No está claro cuán grande es el papel de los antibióticos https://antibioticos-wiki.es en las relaciones competitivas entre los microorganismos en condiciones naturales. Zelman Waxman creía que este papel era mínimo, los antibióticos no se forman sino en culturas limpias en entornos ricos. Posteriormente, sin embargo, se descubrió que en muchos productos, la actividad de síntesis de antibióticos aumenta en presencia de otros tipos o productos específicos de su metabolismo.
Microsoft word - 58-gp2ban _tirofiban hcl injection_.doc
For the use of a Registered Medical Practitioner or a Hospital or a Laboratory Only
(Tirofiban Hydrochloride I.V. Injection)
Each 10 ml contains:
equivalent to Tirofiban …5 mg
Sodium Chloride I.P. … 0.9% w/v
Water for Injection … q.s. Description:
Tirofiban hydrochloride is non-peptide antagonist of the platelet glycoprotein (GP)
llb/llla receptor which inhibits platelet aggregation. It is chemically described as
N -(butylsulfonyl)-0-[4-(4-piperidinyl) butyl]-L-tyrosine monohydrochloride
monohydrate. Its molecular formula is C22H36N2O5S●HCl● H2O with a molecular
weight of 495.08. Mechanism of Action:
Tirofiban hydrochloride is a reversible antagonist of fibrinogen binding to the GP llb/llla
receptor, the major platelet surface receptor involved in platelet aggregation. When
administered intravenously tirofiban hydrochloride inhibits ex vivo platelet aggregation
in a dose, and concentration-dependent manner. When given according to the
recommended regimen, >90% inhibition is attained by the end of the 30-minute infusion.
Platelet aggregation inhibition is reversible following cessation of the infusion of
Tirofiban has a half-life of approximately 2 hours. It is cleared from the plasma largely
by renal excretion, with about 65% of an administered dose appearing in urine and about
25% in feces, both largely as unchanged tirofiban. Metabolism appears to be limited.
Tirofiban is not highly bound to plasma proteins and protein binding is concentration
independent over the range of 0.01 to 25 mcg/ml. Unbound fraction in human plasma is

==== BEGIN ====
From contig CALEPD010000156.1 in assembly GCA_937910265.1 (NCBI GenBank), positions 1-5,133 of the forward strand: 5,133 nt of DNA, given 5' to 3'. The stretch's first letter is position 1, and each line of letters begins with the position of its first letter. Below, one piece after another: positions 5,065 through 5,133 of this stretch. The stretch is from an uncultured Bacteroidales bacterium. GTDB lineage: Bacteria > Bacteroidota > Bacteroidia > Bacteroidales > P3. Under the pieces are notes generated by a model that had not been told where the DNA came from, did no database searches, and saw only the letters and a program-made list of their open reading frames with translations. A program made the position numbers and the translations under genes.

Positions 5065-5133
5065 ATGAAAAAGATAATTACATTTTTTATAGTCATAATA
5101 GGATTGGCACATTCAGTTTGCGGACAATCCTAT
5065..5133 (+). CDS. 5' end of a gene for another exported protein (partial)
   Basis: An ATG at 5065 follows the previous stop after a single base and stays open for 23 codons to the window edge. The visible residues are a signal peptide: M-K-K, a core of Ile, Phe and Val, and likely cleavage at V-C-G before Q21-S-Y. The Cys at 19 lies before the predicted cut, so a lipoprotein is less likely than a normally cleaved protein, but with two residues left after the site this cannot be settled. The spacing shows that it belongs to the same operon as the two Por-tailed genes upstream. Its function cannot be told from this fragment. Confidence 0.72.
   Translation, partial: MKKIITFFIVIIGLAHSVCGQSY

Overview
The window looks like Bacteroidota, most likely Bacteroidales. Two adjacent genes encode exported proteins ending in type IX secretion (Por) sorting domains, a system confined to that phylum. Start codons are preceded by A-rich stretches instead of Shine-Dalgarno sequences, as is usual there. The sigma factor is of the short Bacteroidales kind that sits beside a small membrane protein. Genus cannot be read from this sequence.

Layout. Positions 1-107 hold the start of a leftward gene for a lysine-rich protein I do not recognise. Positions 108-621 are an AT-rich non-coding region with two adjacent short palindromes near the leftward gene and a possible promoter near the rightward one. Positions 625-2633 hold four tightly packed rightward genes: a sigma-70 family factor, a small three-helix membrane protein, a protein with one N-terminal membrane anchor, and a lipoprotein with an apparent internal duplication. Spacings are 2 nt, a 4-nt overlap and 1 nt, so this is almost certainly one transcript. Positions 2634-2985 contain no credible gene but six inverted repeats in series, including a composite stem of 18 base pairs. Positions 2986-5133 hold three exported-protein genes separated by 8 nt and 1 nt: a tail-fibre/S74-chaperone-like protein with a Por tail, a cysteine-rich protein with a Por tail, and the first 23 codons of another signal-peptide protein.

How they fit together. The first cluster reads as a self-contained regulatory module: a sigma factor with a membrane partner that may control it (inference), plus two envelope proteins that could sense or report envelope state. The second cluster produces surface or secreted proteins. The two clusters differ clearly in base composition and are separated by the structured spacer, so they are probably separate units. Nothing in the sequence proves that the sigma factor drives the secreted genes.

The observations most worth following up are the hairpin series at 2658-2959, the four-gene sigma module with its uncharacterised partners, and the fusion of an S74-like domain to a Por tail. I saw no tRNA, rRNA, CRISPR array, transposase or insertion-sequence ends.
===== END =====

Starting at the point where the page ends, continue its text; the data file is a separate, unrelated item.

35%. The steady state volume of distribution of tirofiban ranges from 22 to 42 liters.
The recommended regimen of a loading infusion followed by a maintenance infusion
produces a peak tirofiban plasma concentration that is similar to the steady state
concentration during the infusion. Indications:
Tirofiban hydrochloride, in combination with heparin (and ASA, unless contraindicated),
is indicated for the treatment of acute coronary syndrome (UA and NSTEMI), including
patients who are to be managed medically and those undergoing PTCA or atherectomy. Contraindications:
Tirofiban hydrochloride is contraindicated in patients with the following:
• known hypersensitivity to any component of the product.
• active internal bleeding or a history of bleeding diathesis with the previous 30
• a history of intracranial haemorrhage intracranial neoplasm, arteriovenous
• a history of thrombocytopenia following prior exposure to Tirofiban
• history of stroke within 30 days prior to hospitalisation or any history of
• major surgical procedure or severe physical trauma within the previous month.
• history, symptoms, or findings suggestive of aortic dissection.
• severe hypertension (systolic blood pressure > 180mmHg and/or diastolic blood
• concomitant use of another parenteral GP llb/llla inhibitor.
Precautions and Warnings:
Keep out of reach of children.
Bleeding is the most common complication encountered during therapy with Tirofiban
hydrochloride. Administration of Tirofiban hydrochloride is associated with an increase
in bleeding even classified as both major and minor bleeding events by criteria developed
by the Thrombolysis in Myocardial Infarction Study group (TIMI). Most major bleeding
associated with Tirofiban hydrochloride occurs at the arterial access site for cardiac
catheterization. Therapy with Tirofiban hydrochloride is associated with increase in
bleeding rates particularly at the site of arterial access for femoral sheath placement.
Care should be taken when attempting vascular access that only the anterior wall of the
femoral artery is punctured. Prior to pulling the sheath heparin should be discontinued
for 3-4 hours and activated clotting time (ACT) < 180 seconds or APTT < 45 seconds
should be documented. Care should be taken to obtain proper hemostasis after removal
of the sheaths using standard compressive techniques followed by close observation.
While the vascular sheath is in place, patients should be maintained on complete bed rest
with the head of the bed elevated 30o and the affected limb restrained in a straight
position. Sheath hemostasis should be achieved at least 4 hours before hospital
discharge. Other arterial and venous punctures, intramuscular injections, and the use of
urinary catheters, nasotracheal intubation and nasogastric tubes should be minimized.
When obtaining intravenous access, non-compressible sites (e.g. subclavian or jugular
veins) should be avoided.
Tirofiban hydrochloride should be used with caution in patients with platelet count <